My dad followed in his father’s footsteps, opening a general family practice in Hollywood, Florida, a practice that included delivering babies at a couple of the local hospitals. A much beloved doctor, but a lousy money manager, and never particularly fond of authority, the rising cost of obstetrical malpractice insurance for hospital privileges pissed him off. (“Fuck this shit,” is what I remember him saying. Dad had a very salty mouth, something his daughters also inherited.). So he quit paying it and started delivering babies at home in the early 1970’s.
So the first birth I ever witnessed was a home birth, which took place in a two story shuttered wooden structure rare in Florida, where most homes were cheaply built ranch houses, on several acres out in the flat Florida countryside. It was 1976. I had just turned twenty, and was visiting my father as part of an extended cross-country road trip taken with a friend after having lived in Arizona for a couple of years. In fact, my friend Pat and I were stranded at my dad’s house for six weeks that summer while we figured out how to replace the transmission of Pat’s ‘66 Volkswagen bus, using the classic Compleat Idiot’s Guide to Volkswagen Repair. (Lack of money and a willingness to get your hands dirty go a long way when you’re twenty).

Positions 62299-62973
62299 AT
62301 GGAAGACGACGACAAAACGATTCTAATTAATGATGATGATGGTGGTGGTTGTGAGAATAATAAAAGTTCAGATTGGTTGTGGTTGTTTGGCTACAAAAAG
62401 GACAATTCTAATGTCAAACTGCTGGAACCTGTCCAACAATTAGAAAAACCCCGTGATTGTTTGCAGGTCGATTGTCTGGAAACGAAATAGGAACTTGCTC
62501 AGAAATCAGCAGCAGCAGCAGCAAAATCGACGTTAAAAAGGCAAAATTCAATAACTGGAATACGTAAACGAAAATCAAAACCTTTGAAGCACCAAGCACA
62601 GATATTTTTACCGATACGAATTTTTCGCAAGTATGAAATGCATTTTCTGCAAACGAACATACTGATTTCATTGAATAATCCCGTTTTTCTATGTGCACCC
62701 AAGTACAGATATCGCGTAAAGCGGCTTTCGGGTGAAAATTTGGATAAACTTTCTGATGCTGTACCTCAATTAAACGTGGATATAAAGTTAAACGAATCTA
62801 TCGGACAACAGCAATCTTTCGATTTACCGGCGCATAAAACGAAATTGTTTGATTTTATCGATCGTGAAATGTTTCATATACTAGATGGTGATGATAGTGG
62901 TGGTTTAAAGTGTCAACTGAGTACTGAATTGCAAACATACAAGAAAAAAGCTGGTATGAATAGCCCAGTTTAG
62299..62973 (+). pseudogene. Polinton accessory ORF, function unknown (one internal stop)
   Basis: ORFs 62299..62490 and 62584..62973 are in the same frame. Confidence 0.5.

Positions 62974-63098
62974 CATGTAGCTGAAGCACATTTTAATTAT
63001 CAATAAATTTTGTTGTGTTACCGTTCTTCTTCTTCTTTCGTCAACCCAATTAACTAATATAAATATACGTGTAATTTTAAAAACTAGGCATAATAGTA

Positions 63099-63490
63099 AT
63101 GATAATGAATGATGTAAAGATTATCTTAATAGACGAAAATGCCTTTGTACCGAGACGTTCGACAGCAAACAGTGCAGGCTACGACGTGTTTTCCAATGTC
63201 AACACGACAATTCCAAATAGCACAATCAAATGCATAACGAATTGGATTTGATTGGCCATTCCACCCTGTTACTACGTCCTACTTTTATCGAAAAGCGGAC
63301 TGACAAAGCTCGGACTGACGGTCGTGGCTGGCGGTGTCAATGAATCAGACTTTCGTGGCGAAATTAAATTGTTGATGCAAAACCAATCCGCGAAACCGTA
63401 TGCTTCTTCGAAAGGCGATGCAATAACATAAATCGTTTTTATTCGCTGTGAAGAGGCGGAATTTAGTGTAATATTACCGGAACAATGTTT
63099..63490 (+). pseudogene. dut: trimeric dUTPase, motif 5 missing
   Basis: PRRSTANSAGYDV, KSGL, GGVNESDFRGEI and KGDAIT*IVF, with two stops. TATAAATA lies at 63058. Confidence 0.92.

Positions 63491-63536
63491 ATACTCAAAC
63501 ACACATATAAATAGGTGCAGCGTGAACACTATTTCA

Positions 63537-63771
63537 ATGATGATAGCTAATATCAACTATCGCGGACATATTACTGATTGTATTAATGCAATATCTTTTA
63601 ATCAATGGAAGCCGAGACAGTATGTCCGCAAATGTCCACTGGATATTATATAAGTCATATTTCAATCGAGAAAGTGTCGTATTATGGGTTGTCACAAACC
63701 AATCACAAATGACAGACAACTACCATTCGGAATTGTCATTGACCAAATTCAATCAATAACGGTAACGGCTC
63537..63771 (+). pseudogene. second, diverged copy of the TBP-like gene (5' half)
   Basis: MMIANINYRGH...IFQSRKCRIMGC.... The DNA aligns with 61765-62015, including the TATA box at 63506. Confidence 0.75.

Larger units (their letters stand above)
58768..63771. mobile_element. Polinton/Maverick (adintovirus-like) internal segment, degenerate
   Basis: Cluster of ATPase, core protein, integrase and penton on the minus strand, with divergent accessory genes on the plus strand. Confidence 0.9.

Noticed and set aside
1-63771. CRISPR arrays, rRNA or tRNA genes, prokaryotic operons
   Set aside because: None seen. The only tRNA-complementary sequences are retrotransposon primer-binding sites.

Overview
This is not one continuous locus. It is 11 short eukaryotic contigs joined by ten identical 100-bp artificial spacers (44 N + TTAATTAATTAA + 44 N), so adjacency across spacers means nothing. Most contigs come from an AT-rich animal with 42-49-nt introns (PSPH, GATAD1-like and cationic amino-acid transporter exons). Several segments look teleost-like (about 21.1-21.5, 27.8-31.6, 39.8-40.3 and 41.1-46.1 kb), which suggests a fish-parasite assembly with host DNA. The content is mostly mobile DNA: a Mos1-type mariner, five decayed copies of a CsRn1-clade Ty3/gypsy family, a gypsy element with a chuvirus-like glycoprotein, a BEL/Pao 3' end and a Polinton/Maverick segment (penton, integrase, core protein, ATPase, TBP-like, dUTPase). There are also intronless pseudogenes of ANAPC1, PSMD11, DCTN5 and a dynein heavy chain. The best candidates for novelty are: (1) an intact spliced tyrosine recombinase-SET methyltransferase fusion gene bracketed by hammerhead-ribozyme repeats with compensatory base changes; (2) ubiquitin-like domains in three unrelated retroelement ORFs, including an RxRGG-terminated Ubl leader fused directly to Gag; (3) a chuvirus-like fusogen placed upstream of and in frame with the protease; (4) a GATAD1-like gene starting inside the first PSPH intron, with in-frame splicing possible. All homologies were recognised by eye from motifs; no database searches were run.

The couple having the baby was part of an extended family that was good friends with my father. So Dad invited me, Pat, my sister Kate, and my uncle along for the ride, mostly to wander the grounds while he and his nurse took care of business. Tied into my memories of that visit was being taken to see a night blooming cereus – which blooms only once a year – blossom by moonlight and flashlight, the blooms of the cactus intertwined far up into the tall branches of a tree.
My recollections of that day are hazy and drifting, except for this: at some point I found myself standing in a doorway at the moment the mother gave birth, the baby caught not by my father, but by his nurse – he stepped aside so that she could make her first catch. I remember watching the bawling babe being handed up to its mother, the father cutting the cord. It was a relaxed, joyous occasion, full of laughter and ease. Several minutes after the baby was born, the great wooden shutters that protected the ground floor bedroom from the outside world were opened, and the grandparents stood in the window, arms resting on the sill, smiling and taking in the sight of their newest grandchild. There was so much love in that room – love that it has taken me years to fully appreciate. This was my first experience with birth. It seemed kind of cool, but at the age of twenty, pregnancy and childbirth were about the last things on my mind. The memory got put on the back burner to await future recall. Shortly afterward, my father gave up family practice for a commission in the Air Force, where he ran an obgyn clinic in Okinawa for four years before being transferred to Bergstrom Air Force base in Austin.
Fast-forward about twenty years. I see a notice on a bulletin board for a training to learn how to support women during childbirth, and know instantly that this is something I must do. During the training we watch a movie about vaginal breech birth. Suddenly my eyes fill with tears and I have to leave the room. I had been a breech baby.